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Old Jan 3, 2007, 4:52 AM   #1
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Hi, i'm pretty new to the photography world, so be excuse my incompotence.


i would like to know what the numbers on the lens mean? i've done some research on the camera, Canon PowerShot SD700 IS (Digital IXUS 800 IS).. i found that the zoom wide is 35 mm and zoom tele is 140mm .. But on the camera it says 5.8-23.2mm 1:2.8-5.5

Can someone please kindly explain?

thank you
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Old Jan 3, 2007, 6:18 AM   #2
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jappy88 wrote:
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Hi, i'm pretty new to the photography world, so be excuse my incompotence.


i would like to know what the numbers on the lens mean? i've done some research on the camera, Canon PowerShot SD700 IS (Digital IXUS 800 IS).. i found that the zoom wide is 35 mm and zoom tele is 140mm .. But on the camera it says 5.8-23.2mm 1:2.8-5.5
The actual focal length of the zoom lens ranges from 5.8 to 23.2 mm. But since so many different sensor sizes are used on different cameras, almost all manufacturers also advertise numbers that are the equivalent focal lengths in a 35mm film camera (since most people are still familiar with the focal lengths on the old 35mm film).

So your Canon's lens has a real focal length range of 5.8 to 23.2 mm, but since the sensor is a tiny 1/2.5" size, when you look through the viewfinder and consider the field of view produced on that tiny sensor, it's comparable to what you would see if you looked through a 35mm film camera 's viewfinder with a 35 to 140 mm zoom lens attached.

So basically, for any of this to make sense you have to have some familiarity with the field of view produced by various lenses on a 35mm film camera.


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Old Jan 3, 2007, 7:51 AM   #3
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Yep, everything Norm said is in order.

The only thing I didn't see was an explanation of 1:2.8-5.5

Those are the aperture values. Most digicams (and many slr zoom lenses) cannot maintain a constant maximum aperture as you zoom. What these numbers mean is that when you are at 35mm the camera has a max aperture of 2.8. But by the time you zoom out, the max aperture becomes 5.5.
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Old Jan 3, 2007, 8:17 AM   #4
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JohnG wrote:
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The only thing I didn't see was an explanation of 1:2.8-5.5
Oops, left that out. Thanks.

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Old Jan 3, 2007, 11:10 AM   #5
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And as a touch more info, the human eye is roughly the equivilent to a 50mm lens. What this means is that the sizes of things in the image will generally match with what you see with your eyes.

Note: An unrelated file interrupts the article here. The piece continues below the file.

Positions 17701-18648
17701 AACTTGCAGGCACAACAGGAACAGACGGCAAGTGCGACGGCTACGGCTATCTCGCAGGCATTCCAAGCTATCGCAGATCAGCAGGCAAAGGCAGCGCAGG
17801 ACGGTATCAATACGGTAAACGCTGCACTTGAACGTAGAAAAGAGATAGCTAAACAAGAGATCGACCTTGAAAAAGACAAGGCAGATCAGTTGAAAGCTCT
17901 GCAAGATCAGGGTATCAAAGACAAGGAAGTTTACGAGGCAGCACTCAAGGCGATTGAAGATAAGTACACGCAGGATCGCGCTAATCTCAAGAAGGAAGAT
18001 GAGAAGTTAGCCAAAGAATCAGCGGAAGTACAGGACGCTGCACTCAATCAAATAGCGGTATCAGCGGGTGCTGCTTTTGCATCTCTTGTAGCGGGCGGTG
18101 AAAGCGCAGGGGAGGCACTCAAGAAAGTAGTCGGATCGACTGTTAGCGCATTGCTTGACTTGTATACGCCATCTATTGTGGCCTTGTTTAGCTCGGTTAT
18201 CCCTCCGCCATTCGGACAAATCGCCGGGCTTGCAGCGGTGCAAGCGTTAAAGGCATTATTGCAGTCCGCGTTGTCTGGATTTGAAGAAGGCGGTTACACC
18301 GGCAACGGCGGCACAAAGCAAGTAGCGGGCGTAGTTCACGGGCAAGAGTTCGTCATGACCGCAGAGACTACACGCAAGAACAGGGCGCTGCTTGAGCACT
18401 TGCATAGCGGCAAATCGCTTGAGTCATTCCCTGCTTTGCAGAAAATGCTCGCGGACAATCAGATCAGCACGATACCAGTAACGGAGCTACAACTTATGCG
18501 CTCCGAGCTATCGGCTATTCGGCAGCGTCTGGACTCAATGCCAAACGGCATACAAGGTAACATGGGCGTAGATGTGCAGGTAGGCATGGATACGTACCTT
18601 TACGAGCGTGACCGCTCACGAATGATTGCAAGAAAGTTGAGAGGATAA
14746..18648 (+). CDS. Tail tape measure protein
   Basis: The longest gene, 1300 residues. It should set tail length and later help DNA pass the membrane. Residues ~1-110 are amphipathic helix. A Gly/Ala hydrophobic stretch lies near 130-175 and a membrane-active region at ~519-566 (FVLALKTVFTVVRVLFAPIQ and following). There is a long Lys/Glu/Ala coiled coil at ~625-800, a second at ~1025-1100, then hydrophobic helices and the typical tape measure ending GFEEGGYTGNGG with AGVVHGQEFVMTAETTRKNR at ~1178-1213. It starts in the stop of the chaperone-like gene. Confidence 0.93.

So a 35-140mm zoom is a bit of a wide angle at 35mm. And the 140mm is about 3 times more powerful than your eyes.

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Old Jan 3, 2007, 5:31 PM   #6
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JohnG wrote:
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Yep, everything Norm said is in order.

The only thing I didn't see was an explanation of 1:2.8-5.5

Those are the aperture values. Most digicams (and many slr zoom lenses) cannot maintain a constant maximum aperture as you zoom. What these numbers mean is that when you are at 35mm the camera has a max aperture of 2.8. But by the time you zoom out, the max aperture becomes 5.5.
another little tidbit of info, the f2.8 is the equivalent of about f/11 on a 35mm camera which accounts for the huge depth of field on most p&s cameras. This is why is is so difficult to get the nice blurred background you see in some portraits. But also a big advantage when you do want everything in focus.
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Old Jan 4, 2007, 12:56 AM   #7
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thank you so much of the explanation guys. It is more apparently me now =)

Just one more question.

What lens ranges are consider "good"? for example comparing with a lens that has
35-140mm zoom and 38-114mm zoom.. which one is better?

thank you again
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Old Jan 4, 2007, 1:25 AM   #8
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Quote:
35-140mm zoom and 38-114mm zoom.. which one is better?
The first is wider and has a longer reach so many would prefer that for a general use carry all the time lens/camera.

Howeverthere is no "best" range for anything.

Choose whats best for your needs, they will not necessarily be best for everyone.

35-140 would be good for the casual snapper, its a good rangefor a smaller compact.

I use an H1 with 36-432mm reach because I like telephoto.

Others would prefer a wider camera for landscapes, say starting at 24mm or so.

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Old Jan 6, 2007, 6:48 AM   #9
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ok.. great.. thank you so much for your reply

=)
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Old Jan 7, 2007, 8:27 PM   #10
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Since we are discussing lenses, is there a formula to convert mm to magnification? I know what 8x binocsprovide but I cannot relate magnification to a 200 mm lens for example.




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